I was drawn to Rocca Sorrentina after seeing it featured in a recent Destination Guide highlights blog post from the Lab. Described as an immersive education experiment operated by Brown University, the region presents an 18th Century period setting, offering visitors the opportunity to interactively learn about the period through art, information note cards, exhibitions, events and even via casual role-play with the island’s residents (although it is emphasised the latter is not a primary function of the region).
The initial landing point is located at altitude. Here visitors can learn about Rocca Sorrentina (a fictional rocky island located in the Bay of Naples), both in terms of its own “history” and the broader terms of both the project and the period in which it is set. A note card giver alongside the landing point offers a wealth of information across multiple note cards, including useful visitor information, rules regarding period role-play and use of the region, and on the various displays to be found here.
Opening off of the landing area are three exhibition areas. These currently feature in turn, an exhibition of the art of Pietro Fabris, a history of tarot, and a history of the Kingdom of Naples during the late 18th century. All are informative, with the last in particular providing considerable insight into 18th Century life and culture.
Also to be found on the wall of the arrival hall (and in the note cards offered by the information giver) is a map of the island. This is worth noting / studying, as there is a lot to be found once you’ve teleported down to ground level.
On teleporting down, visitors find themselves at the island’s busy docks. Ships are alongside, anchored just offshore or heading out under full sail into the Bay of Naples (which connects Rocca Sorrentina with the estate of the Duché de Coeur – which I haven’t actually re-visited for well over four years!). Just off the main island are the smaller Harbour Master’s island and the fortified Lighthouse Island.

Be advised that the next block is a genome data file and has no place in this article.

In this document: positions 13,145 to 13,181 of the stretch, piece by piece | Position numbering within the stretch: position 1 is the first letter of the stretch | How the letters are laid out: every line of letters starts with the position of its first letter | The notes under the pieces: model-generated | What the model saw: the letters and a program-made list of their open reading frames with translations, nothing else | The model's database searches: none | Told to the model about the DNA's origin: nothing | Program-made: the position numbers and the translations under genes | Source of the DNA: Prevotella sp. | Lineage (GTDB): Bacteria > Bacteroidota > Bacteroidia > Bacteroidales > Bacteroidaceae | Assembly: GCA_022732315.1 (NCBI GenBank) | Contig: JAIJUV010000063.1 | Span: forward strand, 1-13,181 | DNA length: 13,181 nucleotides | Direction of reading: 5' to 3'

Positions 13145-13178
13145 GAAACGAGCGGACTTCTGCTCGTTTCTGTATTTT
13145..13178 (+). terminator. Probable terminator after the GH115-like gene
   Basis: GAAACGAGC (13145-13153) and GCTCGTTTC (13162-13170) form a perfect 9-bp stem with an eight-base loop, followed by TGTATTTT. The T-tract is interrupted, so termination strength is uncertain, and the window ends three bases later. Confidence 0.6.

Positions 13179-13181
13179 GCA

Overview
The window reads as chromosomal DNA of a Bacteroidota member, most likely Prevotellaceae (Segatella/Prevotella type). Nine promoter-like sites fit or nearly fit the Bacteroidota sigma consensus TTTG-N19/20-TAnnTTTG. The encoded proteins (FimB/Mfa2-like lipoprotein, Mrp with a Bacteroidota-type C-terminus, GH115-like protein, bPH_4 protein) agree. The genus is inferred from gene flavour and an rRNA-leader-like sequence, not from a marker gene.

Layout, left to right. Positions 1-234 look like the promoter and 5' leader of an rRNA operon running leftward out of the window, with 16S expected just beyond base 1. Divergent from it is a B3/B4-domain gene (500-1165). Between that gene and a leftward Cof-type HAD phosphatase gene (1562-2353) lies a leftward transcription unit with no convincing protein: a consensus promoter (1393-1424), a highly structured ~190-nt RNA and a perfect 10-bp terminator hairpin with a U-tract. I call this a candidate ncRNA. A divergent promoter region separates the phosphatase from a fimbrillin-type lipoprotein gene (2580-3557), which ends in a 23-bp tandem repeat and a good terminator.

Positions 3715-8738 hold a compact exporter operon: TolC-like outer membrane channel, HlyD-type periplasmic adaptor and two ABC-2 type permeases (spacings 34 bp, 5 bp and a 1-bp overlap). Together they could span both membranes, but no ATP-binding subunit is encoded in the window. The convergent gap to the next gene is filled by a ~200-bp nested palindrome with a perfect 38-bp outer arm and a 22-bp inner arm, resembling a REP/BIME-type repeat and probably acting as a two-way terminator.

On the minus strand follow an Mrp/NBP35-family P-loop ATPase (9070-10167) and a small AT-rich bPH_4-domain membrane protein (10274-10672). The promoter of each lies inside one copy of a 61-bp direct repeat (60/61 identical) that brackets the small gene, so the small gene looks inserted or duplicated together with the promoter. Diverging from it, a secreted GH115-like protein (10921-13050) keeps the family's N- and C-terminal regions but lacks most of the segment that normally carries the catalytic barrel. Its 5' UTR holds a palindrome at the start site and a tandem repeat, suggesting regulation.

Once ashore, there are several routes of exploration: along the quayside to the lower town, or up the ramped path towards the villa, passing the vineyards on one side, and then turning to cross the Great Lawn to the upper town and its church, or by following the ramped path directly up to the villa itself.
The latter is modelled on the Villa Almerico Capra Valmarana (also known as La Rotonda, Villa Rotonda, Villa Capra or Villa Almerico), near Vicenza in northern Italy. Called the Villa Vesuviana, and designed by CapabilityTodd Elswitt, who was also responsible for building the original Rocca Sorrentina, this grand house perfectly captures the imposing form of La Rotonda and presenting similarly commanding views of its surroundings, whilst its interior decor also draws directly on that from its physical world inspiration.
Below the Villa sit the Cascade water feature and a small amphitheatre, and nestled between them, ruins which appear to date back to the time the island was used by the Byzantine Greeks. Just across from the Cascade, an area of excavation reveals more antiquities have been discovered.
When exploring the island, it is worth remembering a couple of points. The first is that while large parts of Rocca Sorrentina are open to the public, there are private apartments to be found here as well, which are available for rent by residents (the rental offices being up at the arrival point). These are indicated by signs outside (Residenza Privata), and visitors are asked to respect the privacy of those renting them.
The second is that while there is no formalised role-play on the island, residents can engage in free-form role-play, and visitors are invited to join in if they so wish. Those who do are asked to indicate as much by dressing in 18th century period costume (there are some free costumes available at the landing point).
With its public programmes and exhibits focused on the history and ideas of the Age of Enlightenment and the era of the Grand Tour, and presenting unique opportunities to experience the baroque, rococo and neo-classical styles of the period, Rocca Sorrentina makes for a fascinating and educational visit. My only regret is that it has taken me five years to discover it and engage upon my own Grand Tour!
- Rocca Sorrentina, 1786: Italy and the “Grand Tour” (Rated: Moderate)